Prior to the committal hearing, prosecutors had failed to confirm or deny that police had obtained any expert reports in addition to those included in the committal papers. But in the course of the hearing, prosecutors disclosed an additional report commissioned by police from a voice expert. Defence lawyers say that they will need time to study the report and to obtain their own expert report. The late disclosure by the prosecution guarantees that a good deal more court time will be spent on issues surrounding the voice recordings.
The judge has refused to allow defence lawyers to put anything beyond limited questions to police witnesses about their understanding of Dennis McFadden's role, in line with his earlier ruling against disclosure of McFadden's status.
On 28 December, while proceedings were paused for the Christmas break, an article headlined How MI5 agent used Celtic tickets to infiltrate ‘New IRA’ was published on the The Times website. It appeared in the print edition on the following day. Dennis McFadden is described throughout the article as an MI5 agent. There is no suggestion in the article that this is disputed. Operation Arbacia is described as "Dennis McFadden's mission".
The Times says:
"Details of Dennis McFadden’s mission inside the organisation, codenamed Operation Arbacia, have emerged in court hearings in Northern Ireland concerning criminal proceedings against ten people.
Security chiefs believe that the undercover operation — by “the man who was always there but was never really there” — has severely weakened the New IRA. It was the most dangerous terrorist group still operating in the province and was responsible for the murder of the journalist Lyra McKee in April 2019."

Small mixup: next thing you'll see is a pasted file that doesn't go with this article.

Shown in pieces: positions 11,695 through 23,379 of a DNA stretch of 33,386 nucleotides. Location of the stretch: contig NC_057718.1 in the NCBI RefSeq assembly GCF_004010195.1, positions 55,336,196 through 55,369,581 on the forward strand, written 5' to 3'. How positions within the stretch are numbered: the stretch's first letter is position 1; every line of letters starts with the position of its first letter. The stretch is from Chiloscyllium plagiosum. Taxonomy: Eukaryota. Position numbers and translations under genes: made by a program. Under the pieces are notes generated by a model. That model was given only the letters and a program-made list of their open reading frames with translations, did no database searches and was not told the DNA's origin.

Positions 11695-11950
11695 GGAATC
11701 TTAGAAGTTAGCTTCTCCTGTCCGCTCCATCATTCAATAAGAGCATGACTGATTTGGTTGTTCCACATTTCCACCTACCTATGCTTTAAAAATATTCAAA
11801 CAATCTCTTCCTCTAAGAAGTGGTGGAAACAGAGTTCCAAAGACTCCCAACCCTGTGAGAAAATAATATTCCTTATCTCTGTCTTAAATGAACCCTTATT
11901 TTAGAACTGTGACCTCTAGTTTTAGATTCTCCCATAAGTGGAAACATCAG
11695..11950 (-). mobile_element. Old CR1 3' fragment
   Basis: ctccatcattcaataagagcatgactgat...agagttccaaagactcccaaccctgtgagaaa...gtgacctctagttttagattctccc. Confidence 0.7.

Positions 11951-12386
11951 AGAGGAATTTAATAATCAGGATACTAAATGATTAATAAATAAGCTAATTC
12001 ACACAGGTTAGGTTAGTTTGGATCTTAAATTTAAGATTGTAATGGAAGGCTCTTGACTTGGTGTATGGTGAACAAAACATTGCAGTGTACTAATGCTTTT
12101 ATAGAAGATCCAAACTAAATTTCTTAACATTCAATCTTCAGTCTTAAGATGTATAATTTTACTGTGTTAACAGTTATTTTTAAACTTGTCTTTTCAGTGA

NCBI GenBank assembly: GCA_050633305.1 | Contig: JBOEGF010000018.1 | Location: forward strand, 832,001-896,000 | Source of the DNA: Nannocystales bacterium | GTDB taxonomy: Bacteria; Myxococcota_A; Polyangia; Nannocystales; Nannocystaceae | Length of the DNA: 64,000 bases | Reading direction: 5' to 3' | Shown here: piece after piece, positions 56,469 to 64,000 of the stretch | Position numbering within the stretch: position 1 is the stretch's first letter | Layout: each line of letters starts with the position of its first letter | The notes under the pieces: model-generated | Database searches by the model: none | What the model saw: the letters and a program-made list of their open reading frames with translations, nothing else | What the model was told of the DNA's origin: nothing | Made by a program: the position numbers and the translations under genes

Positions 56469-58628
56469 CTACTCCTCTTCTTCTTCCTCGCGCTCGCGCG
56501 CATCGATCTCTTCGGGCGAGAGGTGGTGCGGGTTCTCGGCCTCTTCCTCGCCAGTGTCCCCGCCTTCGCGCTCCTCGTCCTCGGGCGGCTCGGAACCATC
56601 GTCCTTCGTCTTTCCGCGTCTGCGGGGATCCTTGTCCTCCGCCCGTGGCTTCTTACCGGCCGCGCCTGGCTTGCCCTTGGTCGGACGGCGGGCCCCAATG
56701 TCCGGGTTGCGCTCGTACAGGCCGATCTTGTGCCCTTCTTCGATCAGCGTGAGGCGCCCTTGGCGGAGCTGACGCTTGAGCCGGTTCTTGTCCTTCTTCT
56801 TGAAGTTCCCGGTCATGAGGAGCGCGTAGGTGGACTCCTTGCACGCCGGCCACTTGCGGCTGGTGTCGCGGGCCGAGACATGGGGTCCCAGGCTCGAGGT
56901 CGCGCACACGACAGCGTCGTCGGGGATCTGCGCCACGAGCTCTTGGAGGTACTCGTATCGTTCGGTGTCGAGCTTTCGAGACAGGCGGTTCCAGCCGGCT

Later in the article it says:
"None of those detained have been convicted but spy chiefs believe that McFadden’s work has caused serious damage to a small but dangerous organisation that had been responsible for bomb attacks, punishment shootings and the murder of McKee."
MI5 can't have it both ways
The Times is as content as the rest of the British media to act as a notice board where the secret state can post unverifiable messages to the public. But it usually tries to do so in a way that ought not to seriously mislead a careful reader. The statements quoted above are not justifiable unless The Times has been led by a credible source to believe that senior MI5 staff were not just happy with Operation Arbacia in general, but with Dennis McFadden's work in particular.
MI5 might wish to counter any public perception that Dennis McFadden is unreliable. But MI5 can't have it both ways. It cannot tell the public, even without attribution, that McFadden did good work for it and at the same time refuse to tell the court whether or not he was in fact working for it.
Perhaps the article is an indication that MI5 has finally decided to disclose McFadden's role. If not, it will strengthen the legal and political case for disclosure.
The Times contrasts MI5's confidence in McFadden's work with the fact that none of those detained have been convicted. That's an odd point to make in connection with court proceedings that are still trudging doggedly towards trial, with most of the defendants trapped in "internment by remand." Perhaps The Times is prescient. It would not be astonishing if the case were at some stage to collapse.
Photo: MI5 offices, Thames House, London. © William Barton/Shutterstock
Disclosure: The author is one of the people who have provided surety for Dr Issam Bassalat's bail.